Should a video player (on load / idle mode) always only show a still picture that was 'grabbed' from the video? Or would it be ok-practice or even better-practice to show a photo, that is somehow related to the video, but not part of the actual footage?

I have heard 'this' and 'that' opinion – and I do have my own – but is there any research or rules or other opinions related to this question?

Thank you for your feedback!

5 Answers 5


Should a video player (on load / idle mode) always only show a still picture that was 'grabbed' from the video? Or would it be ok-practice or even better-practice to show a photo, that is somehow related to the video, but not part of the actual footage?

The image should accurately represent what's in the video. Sometimes an actual still might not properly represent the content (it can be quite difficult to represent "commentary" with a still footage of action, for example) in which case it's perfectly appropriate. It's also common to use a title card for the thumbnail even if the titlecard isn't part of the video content. This is especially appropriate for serial content so you add a sense of cohesion; a series of videos could have similar, iterated title cards instead of apparently unrelated action shots.

The important thing is to not use "click bait" inaccurate images (a common practice on Youtube is to have a video still of cleavage for just about any otherwise useless/unwanted content, for example). If your user sees an enticing but inaccurate still/thumbnail they may very quickly leave the video. You'll have low retention but high clicks, overall not a good thing, but it might show as good to certain metrics.

This is why it's important for the thumbnail and opening of the video to clearly indicate exactly what the video is going to be about. If the thumbnail is pictures of fast, sexy cars and the video opens to a random guy in an office talking you better make it clear very quickly why the video has something to do with nice cars.

  • I'd like add something if you don't mind :) The poster image (the image shown while loading) is also a great chance to create interest on the video as well. For example most of the movie/game trailers, most of them show those olive branch award thingies (lol i don't know what they exactly called) with the header of the movie and it's actual poster -which you might not see within the video itself. It's okay to use that image literally as a movie poster cuz in the end, it's a video. As Ben mentioned, only if your poster is heavily relatable with the content, you can use different images.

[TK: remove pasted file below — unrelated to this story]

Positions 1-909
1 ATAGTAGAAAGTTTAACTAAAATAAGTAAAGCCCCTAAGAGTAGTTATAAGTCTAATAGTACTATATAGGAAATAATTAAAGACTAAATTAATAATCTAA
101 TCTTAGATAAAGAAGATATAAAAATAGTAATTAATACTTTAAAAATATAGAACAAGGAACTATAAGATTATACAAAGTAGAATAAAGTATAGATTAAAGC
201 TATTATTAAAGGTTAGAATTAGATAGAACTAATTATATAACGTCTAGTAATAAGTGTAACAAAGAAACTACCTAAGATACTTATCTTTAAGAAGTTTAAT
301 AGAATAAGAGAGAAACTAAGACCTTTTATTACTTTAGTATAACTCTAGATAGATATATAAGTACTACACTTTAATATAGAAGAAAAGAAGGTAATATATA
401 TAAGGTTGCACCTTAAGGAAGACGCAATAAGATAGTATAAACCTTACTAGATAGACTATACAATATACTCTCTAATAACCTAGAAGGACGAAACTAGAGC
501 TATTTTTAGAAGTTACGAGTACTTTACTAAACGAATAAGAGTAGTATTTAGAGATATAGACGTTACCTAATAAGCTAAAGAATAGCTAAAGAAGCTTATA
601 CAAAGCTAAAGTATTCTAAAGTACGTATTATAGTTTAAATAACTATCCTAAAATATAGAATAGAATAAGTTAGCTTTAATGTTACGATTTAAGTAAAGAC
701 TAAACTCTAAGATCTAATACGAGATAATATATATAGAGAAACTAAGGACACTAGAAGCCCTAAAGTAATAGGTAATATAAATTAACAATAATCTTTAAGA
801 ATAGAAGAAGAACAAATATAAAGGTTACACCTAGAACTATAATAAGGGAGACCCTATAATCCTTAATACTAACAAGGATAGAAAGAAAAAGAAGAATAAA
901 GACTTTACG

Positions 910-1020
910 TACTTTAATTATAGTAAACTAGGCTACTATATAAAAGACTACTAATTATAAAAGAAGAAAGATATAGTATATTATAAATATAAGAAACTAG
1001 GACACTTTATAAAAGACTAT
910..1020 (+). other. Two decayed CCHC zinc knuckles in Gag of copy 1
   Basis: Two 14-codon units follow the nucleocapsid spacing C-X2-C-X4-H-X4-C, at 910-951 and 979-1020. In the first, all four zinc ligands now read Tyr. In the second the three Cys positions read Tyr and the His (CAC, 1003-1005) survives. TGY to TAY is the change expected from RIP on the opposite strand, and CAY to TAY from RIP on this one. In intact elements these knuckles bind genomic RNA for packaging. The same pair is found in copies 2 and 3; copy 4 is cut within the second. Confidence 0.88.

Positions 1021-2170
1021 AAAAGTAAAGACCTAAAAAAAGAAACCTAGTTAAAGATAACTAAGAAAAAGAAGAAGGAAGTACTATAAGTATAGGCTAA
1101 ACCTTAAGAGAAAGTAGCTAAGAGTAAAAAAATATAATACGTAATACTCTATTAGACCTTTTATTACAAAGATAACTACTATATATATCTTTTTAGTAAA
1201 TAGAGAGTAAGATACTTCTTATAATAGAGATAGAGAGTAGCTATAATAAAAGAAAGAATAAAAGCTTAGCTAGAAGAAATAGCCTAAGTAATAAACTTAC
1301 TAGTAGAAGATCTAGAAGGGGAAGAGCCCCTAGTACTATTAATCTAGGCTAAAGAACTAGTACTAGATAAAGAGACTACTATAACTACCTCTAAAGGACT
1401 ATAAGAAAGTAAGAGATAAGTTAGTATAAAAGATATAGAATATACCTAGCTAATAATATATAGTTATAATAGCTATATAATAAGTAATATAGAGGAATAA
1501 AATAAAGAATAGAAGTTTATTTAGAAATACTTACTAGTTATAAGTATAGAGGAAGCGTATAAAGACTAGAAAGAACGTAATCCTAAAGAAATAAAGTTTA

– Korhan
    May 30, 2020 at 16:48

I don't think there is an "always applies" best practice here, other than making sure not to misrepresent what sort of content the user will see in the video (including the video's title and description).

It depends upon the circumstances.

Using the same logo image on a series of videos can be perfectly appropriate and help build a brand, yet not necessarily be a frame from the video.


If you want to optimize for click throughs, then you should pick an image that will do so and is also related to the content.

If you're going for accuracy, then you should pick a frame from the video

  • Thank you for your quick reply! Since the usage would be in a news related context I would definitely vote for accuracy, but 'the client' wants clicks… Now I'm basically looking for pointers / arguments / research results / best practice guidelines that could support my argumentation…:) Jan 23, 2013 at 15:54

It depend on the circumstances. If the video were publicly generated items by unknown users, I would definitely not use an image. This would make it far too easy to put up false advertised videos and can lower the trust among your viewers.

However, if these videos are brand related and privately loaded for your own use, an image would work better since you have the opportunity to show exactly what the video is about with a specifically tailored image.


Personally, I don't think you should always pick an image from the video. It actually depends on the situation.

I've got an example from my recent UX review: a product site with a short video, demonstrating product features, etc.

This video was surrounded with a text, describing the main product idea. And the start image for this video was a random image from the video itself, but, as we all know, picture worth a thousand words, so I suggested to get an refined image describing the main product idea and place it as video start image.

Now we have a text, an illustration for that text and a demo video combined together.

Another example is about an image from the movie itself. There is a local online tv-series streaming service which I use every day. It has a lot of titles, which are grouped by seasons and for every season there is a single page with all episodes. And every episode has a start image taken from the episode itself. It's okey, until start image is a spoiler image, i.e. something I don't really expect to see before I watch the epicode by myself!

From the other hand, at YouTube I wish to have a video starting image taking from the video itself so I can decide whatever it's a right video to watch (there are a lot of music videos with a different video track, etc).

So, it actually depends on the situation.

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